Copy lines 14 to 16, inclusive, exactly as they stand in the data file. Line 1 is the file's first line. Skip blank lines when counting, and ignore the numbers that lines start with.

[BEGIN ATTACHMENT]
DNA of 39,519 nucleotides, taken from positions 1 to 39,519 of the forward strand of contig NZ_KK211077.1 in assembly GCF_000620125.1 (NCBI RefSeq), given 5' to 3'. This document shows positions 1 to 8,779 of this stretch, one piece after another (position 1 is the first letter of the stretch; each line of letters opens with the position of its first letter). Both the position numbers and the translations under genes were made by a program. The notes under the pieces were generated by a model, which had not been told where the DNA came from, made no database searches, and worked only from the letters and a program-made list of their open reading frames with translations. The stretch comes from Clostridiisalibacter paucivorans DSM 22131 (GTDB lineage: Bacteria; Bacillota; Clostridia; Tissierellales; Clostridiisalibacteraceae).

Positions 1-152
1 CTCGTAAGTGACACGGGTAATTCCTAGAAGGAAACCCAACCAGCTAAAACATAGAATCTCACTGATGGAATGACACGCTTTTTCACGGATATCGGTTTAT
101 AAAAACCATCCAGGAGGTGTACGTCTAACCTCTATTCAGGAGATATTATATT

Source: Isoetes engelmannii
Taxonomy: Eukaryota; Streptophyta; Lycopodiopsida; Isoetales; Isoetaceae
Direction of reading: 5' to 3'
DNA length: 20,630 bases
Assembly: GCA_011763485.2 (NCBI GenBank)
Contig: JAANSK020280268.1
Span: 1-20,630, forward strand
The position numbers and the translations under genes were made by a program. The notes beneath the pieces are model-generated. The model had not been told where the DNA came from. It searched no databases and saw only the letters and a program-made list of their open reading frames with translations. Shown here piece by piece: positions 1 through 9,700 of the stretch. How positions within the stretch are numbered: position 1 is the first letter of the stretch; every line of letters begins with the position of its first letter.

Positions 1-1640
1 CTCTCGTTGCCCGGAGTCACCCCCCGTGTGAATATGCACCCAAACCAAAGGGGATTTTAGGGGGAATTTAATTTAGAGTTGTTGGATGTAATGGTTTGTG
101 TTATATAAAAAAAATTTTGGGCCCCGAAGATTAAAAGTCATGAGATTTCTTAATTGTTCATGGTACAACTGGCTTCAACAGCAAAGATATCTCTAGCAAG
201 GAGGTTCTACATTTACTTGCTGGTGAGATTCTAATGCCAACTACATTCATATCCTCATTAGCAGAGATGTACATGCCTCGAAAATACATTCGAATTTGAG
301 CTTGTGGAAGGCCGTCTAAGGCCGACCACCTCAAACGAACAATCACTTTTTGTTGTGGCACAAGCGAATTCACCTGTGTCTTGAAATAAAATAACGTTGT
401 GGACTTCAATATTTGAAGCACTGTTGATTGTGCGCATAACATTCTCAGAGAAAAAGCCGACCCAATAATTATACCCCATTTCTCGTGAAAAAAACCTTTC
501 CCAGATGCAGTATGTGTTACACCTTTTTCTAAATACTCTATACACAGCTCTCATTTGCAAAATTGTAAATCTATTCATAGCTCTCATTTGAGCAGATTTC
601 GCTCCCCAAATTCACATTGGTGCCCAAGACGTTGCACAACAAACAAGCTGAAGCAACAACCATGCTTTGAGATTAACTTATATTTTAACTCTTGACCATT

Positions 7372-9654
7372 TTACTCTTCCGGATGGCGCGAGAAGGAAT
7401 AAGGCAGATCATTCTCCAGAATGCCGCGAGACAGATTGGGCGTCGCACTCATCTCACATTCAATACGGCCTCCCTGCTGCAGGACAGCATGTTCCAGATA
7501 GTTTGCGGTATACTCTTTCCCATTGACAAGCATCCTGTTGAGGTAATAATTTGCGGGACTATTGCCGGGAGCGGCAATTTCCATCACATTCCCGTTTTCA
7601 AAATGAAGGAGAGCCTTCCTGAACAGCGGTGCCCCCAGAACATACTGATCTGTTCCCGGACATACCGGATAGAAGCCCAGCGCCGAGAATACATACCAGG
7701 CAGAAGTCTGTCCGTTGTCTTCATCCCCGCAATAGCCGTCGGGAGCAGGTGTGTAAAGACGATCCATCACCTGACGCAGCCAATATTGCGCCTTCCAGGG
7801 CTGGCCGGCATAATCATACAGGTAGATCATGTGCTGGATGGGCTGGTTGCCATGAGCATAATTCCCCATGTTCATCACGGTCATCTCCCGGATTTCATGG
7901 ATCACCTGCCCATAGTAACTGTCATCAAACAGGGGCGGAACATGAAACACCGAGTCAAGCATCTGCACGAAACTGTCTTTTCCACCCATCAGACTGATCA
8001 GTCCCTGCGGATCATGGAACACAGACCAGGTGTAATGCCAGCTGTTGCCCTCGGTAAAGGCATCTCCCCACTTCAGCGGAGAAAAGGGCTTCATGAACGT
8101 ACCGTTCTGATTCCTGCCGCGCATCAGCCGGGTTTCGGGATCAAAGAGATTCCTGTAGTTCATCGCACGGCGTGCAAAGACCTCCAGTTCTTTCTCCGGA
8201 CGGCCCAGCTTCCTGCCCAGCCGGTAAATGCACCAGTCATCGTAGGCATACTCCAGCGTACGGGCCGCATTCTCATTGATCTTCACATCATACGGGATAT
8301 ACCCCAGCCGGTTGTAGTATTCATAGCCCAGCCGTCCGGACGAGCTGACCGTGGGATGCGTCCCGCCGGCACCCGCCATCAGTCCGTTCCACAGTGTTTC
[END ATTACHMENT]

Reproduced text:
1 CTCTCGTTGCCCGGAGTCACCCCCCGTGTGAATATGCACCCAAACCAAAGGGGATTTTAGGGGGAATTTAATTTAGAGTTGTTGGATGTAATGGTTTGTG
101 TTATATAAAAAAAATTTTGGGCCCCGAAGATTAAAAGTCATGAGATTTCTTAATTGTTCATGGTACAACTGGCTTCAACAGCAAAGATATCTCTAGCAAG
201 GAGGTTCTACATTTACTTGCTGGTGAGATTCTAATGCCAACTACATTCATATCCTCATTAGCAGAGATGTACATGCCTCGAAAATACATTCGAATTTGAG